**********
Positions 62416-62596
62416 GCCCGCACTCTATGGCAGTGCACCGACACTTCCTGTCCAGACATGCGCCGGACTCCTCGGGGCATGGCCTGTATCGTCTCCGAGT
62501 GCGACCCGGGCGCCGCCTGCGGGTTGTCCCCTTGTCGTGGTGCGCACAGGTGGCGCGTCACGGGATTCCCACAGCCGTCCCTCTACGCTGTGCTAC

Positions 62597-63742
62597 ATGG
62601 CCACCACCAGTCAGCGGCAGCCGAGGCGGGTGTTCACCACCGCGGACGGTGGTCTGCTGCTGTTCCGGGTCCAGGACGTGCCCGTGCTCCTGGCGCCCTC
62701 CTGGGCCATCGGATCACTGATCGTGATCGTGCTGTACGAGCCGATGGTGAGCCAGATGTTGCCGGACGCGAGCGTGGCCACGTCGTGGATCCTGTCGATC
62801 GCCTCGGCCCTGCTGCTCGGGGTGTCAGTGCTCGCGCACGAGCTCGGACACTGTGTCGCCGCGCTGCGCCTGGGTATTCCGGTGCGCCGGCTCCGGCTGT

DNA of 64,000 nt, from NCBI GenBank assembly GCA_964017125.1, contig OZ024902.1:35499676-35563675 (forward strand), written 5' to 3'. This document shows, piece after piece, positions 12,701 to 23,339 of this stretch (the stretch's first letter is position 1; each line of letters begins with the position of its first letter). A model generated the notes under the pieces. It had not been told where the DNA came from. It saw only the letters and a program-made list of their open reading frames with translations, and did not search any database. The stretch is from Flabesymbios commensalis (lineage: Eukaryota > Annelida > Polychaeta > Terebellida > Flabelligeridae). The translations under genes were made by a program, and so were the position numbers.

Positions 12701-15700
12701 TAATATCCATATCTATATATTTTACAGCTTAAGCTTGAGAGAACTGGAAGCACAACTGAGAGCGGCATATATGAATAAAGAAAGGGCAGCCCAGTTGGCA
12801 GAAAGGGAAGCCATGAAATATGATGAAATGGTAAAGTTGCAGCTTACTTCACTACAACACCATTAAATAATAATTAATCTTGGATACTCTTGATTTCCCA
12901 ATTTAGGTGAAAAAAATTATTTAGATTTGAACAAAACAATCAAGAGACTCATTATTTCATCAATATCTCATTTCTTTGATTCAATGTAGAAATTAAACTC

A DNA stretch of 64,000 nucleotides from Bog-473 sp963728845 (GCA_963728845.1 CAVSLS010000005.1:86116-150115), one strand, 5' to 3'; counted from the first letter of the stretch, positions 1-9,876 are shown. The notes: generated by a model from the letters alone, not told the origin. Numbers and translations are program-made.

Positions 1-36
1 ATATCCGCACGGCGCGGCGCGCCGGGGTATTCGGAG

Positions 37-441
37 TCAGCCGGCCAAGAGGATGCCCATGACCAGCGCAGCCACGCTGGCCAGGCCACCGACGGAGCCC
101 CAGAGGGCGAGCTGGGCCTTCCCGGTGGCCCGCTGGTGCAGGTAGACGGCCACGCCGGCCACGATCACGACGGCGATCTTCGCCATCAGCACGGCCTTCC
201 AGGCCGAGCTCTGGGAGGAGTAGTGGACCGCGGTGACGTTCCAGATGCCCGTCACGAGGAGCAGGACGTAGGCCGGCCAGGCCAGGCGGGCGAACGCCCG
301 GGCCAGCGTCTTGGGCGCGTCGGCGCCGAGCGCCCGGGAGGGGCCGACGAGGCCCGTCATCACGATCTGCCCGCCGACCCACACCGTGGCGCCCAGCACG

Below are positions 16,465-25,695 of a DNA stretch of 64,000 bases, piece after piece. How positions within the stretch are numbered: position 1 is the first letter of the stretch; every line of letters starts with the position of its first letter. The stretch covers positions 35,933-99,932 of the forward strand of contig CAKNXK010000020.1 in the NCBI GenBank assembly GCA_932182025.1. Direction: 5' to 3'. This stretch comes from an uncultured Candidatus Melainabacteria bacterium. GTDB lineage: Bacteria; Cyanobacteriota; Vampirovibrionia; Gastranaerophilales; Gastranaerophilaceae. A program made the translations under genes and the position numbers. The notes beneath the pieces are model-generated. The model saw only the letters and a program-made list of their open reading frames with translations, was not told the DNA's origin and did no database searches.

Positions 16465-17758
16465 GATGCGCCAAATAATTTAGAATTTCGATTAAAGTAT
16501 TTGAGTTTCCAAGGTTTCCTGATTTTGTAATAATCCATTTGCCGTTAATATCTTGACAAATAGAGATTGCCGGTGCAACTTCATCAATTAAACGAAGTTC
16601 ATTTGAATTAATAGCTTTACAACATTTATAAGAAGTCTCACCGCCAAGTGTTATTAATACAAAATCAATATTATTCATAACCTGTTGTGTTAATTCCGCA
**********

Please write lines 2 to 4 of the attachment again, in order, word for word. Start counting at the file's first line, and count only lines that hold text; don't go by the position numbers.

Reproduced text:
62416 GCCCGCACTCTATGGCAGTGCACCGACACTTCCTGTCCAGACATGCGCCGGACTCCTCGGGGCATGGCCTGTATCGTCTCCGAGT
62501 GCGACCCGGGCGCCGCCTGCGGGTTGTCCCCTTGTCGTGGTGCGCACAGGTGGCGCGTCACGGGATTCCCACAGCCGTCCCTCTACGCTGTGCTAC

Positions 62597-63742